I received the call on a Friday afternoon as I was packing up to move from NYC to London. “We have your results. It’s cancer. Can you come in right away to speak with the Dr.? He wants you in surgery on Monday.” I hung up the phone. Cursed to myself for a few minutes and headed up alone to the subway to the Dr.s office to get the information and next steps. I was 27 years old.
I am now 41 and when I think back to what I endured, what I lost and what I gained, the thing that strikes me the most is how we enter into a dis-embodied state when we need to defend ourself; a type of self-preservation thing. We do it in and through the body, as well as with our minds. We shut ourselves off and disconnect from our experience in order to be able to live through it. It is a natural neurological response that the body does, and it was certainly my response before I learned to embody my experiences in a new way.
It’s no wonder that we want to disconnect! I was poked and prodded, countless blood tests, intravenous blue dye for the lymph node removal, every test prior to every round of chemo, and then the administering of the actual chemo itself. The injection site had to be warmed up with warming packs, the medicine itself running cold through the veins. Hyper-vigilance for any fever, new symptoms or side effects. I ended up with pneumonia and until they figured that to I also went through a spinal-tap and many days staring at the hospital wall. Bed pans at 27 are a humbling experience.
Then came the mastectomy. Waking up bandaged and pumped up with temporary implants. Large needles that would be pushed in to fill these up so that the skin across the chest could be expanded in order to make space for the actual implants a few weeks later. So much for “immediate reconstruction”! It was an odd sensation not to have nerve endings across the part of your body that is otherwise primed for sensitive sensation. I also could no longer feel my caress under my right arm, from the armpit down to my elbow, as the nerve had been severed during my lymph-node extraction.
During all of these very physical interventions, I went into another state all together. I didn’t want to be in my body experiencing and feeling all of this. I mean, I did experience it, on one level as we live in the body, but the wonderfully tricky mind was also protecting me from this trauma. My mind shut me off, stunted the full visceral feeling of it all, in order to carry me through to the other side of it. It has taken me years of practice to get back in touch with my body. To trust that my body can stay healthy and feel safe; to trust that my arms can hold me when I do a push-up (this took a few years of practice!). To trust my body to drop the defences and feel pleasure again.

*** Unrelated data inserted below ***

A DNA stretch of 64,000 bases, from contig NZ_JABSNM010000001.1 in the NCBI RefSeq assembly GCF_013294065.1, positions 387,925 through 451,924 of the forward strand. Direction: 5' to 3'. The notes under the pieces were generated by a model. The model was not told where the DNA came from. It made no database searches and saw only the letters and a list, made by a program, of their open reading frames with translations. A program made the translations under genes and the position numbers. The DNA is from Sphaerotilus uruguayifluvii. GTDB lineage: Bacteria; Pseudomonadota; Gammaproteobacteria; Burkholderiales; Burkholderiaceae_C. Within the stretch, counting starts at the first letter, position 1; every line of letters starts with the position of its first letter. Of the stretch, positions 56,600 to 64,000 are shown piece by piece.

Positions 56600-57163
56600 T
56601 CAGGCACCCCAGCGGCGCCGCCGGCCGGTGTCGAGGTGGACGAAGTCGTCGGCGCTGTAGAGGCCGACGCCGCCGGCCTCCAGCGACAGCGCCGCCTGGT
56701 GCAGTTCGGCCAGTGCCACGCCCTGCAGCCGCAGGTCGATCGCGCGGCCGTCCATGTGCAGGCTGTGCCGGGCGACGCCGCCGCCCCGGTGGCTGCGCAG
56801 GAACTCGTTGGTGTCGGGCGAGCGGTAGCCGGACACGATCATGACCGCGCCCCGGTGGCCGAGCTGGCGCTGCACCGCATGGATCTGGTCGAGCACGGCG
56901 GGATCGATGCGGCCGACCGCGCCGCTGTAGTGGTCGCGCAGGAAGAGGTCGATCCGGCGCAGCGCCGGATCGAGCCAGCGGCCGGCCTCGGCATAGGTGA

Going from Dis-embodiment to Embodiment takes practice. Somehow for me it started with this physical need to move, to dance, to allow my body to shake itself free from what it had been through in order to enter into the other sensorial bodies that we yogi’s speak about: the emotional body, mental body, spiritual body etc. My entering point to “being embodied” came through the physical practice that I was introduced to in the forms of Kundalini Yoga and movement from The Class. It was the portal for me to understanding my connection to these other parts of me. Reuniting body, mind, spirit and soul, and owning my experience fully.
It took patience, kindness, a whole lot of self-love and acceptance. Practices to allow my body to grieve on a cellular level and to let go of the traumas. Emotional Practice to accept that my breasts looked and felt differently. Physical practice to build up my physical strength. Practice to start living life again, unshackled by the fear of recurrence or future procedures. Practice to start feeling exhilaration, joy, energised excitement and allowing myself to feel the pleasures of being in the body. Fully embodied. Fully alive.
You have to practice your practice in order to get somewhere with it. We can’t do one yoga pass and think we arrive at Samhadi or Nirvana from that one go. It is a process and that is why I call it a “practice.” Start developing practices that will help you gain access back into your body, to allow yourself to feel yourself fully while you are in experience, and allow the body to do its thing so that you can embody all that you are — all the parts of you! There is a difference between knowing something intellectually and knowing something by feeling it.
That is what Embodiment is. It’s from this embodied state that we can truly achieve the life we want. We can meet whatever life throws us, whatever that next phone call will be (and there will be many more phone calls with traumatic news, to varying degrees, because that is life), but our ability to meet that—head-on, with resilience, fortitude, grounded-ness and a confidence that we will get through it happens when you meet it fully resourced and fully embodied.
Practice well my friends.
This is a guest post. Any opinions expressed are the writer’s own.
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Disembodiment and Embodiment with breast cancer – Food Pharmacy